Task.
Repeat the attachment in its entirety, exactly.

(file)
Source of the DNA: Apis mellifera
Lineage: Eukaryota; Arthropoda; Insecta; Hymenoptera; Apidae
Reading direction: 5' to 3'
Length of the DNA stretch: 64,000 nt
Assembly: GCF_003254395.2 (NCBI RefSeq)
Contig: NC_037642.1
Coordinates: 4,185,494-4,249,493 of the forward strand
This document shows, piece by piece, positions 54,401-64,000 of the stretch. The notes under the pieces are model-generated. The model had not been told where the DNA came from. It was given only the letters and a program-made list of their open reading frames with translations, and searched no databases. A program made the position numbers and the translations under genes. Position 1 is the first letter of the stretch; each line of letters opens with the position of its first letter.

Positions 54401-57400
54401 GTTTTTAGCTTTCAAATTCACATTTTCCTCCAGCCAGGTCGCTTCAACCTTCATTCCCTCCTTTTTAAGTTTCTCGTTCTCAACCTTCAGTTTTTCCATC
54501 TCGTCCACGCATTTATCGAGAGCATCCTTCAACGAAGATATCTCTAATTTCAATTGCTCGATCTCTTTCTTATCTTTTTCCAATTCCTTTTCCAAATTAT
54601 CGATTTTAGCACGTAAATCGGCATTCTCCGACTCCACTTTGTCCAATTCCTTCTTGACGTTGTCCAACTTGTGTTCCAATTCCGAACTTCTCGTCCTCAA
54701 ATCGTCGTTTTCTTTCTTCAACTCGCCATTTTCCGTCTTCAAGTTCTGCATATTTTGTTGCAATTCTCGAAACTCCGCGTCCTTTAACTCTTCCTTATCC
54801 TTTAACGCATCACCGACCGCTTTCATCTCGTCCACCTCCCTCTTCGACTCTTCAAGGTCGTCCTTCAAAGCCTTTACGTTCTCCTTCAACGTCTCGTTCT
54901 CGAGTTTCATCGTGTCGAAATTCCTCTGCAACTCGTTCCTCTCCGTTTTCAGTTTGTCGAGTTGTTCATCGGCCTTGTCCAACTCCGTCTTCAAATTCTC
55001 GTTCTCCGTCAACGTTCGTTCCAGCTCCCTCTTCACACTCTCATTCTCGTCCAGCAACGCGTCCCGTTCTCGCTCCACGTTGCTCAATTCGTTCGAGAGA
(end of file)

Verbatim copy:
Source of the DNA: Apis mellifera
Lineage: Eukaryota; Arthropoda; Insecta; Hymenoptera; Apidae
Reading direction: 5' to 3'
Length of the DNA stretch: 64,000 nt
Assembly: GCF_003254395.2 (NCBI RefSeq)
Contig: NC_037642.1
Coordinates: 4,185,494-4,249,493 of the forward strand
This document shows, piece by piece, positions 54,401-64,000 of the stretch. The notes under the pieces are model-generated. The model had not been told where the DNA came from. It was given only the letters and a program-made list of their open reading frames with translations, and searched no databases. A program made the position numbers and the translations under genes. Position 1 is the first letter of the stretch; each line of letters opens with the position of its first letter.

Positions 54401-57400
54401 GTTTTTAGCTTTCAAATTCACATTTTCCTCCAGCCAGGTCGCTTCAACCTTCATTCCCTCCTTTTTAAGTTTCTCGTTCTCAACCTTCAGTTTTTCCATC
54501 TCGTCCACGCATTTATCGAGAGCATCCTTCAACGAAGATATCTCTAATTTCAATTGCTCGATCTCTTTCTTATCTTTTTCCAATTCCTTTTCCAAATTAT
54601 CGATTTTAGCACGTAAATCGGCATTCTCCGACTCCACTTTGTCCAATTCCTTCTTGACGTTGTCCAACTTGTGTTCCAATTCCGAACTTCTCGTCCTCAA
54701 ATCGTCGTTTTCTTTCTTCAACTCGCCATTTTCCGTCTTCAAGTTCTGCATATTTTGTTGCAATTCTCGAAACTCCGCGTCCTTTAACTCTTCCTTATCC
54801 TTTAACGCATCACCGACCGCTTTCATCTCGTCCACCTCCCTCTTCGACTCTTCAAGGTCGTCCTTCAAAGCCTTTACGTTCTCCTTCAACGTCTCGTTCT
54901 CGAGTTTCATCGTGTCGAAATTCCTCTGCAACTCGTTCCTCTCCGTTTTCAGTTTGTCGAGTTGTTCATCGGCCTTGTCCAACTCCGTCTTCAAATTCTC
55001 GTTCTCCGTCAACGTTCGTTCCAGCTCCCTCTTCACACTCTCATTCTCGTCCAGCAACGCGTCCCGTTCTCGCTCCACGTTGCTCAATTCGTTCGAGAGA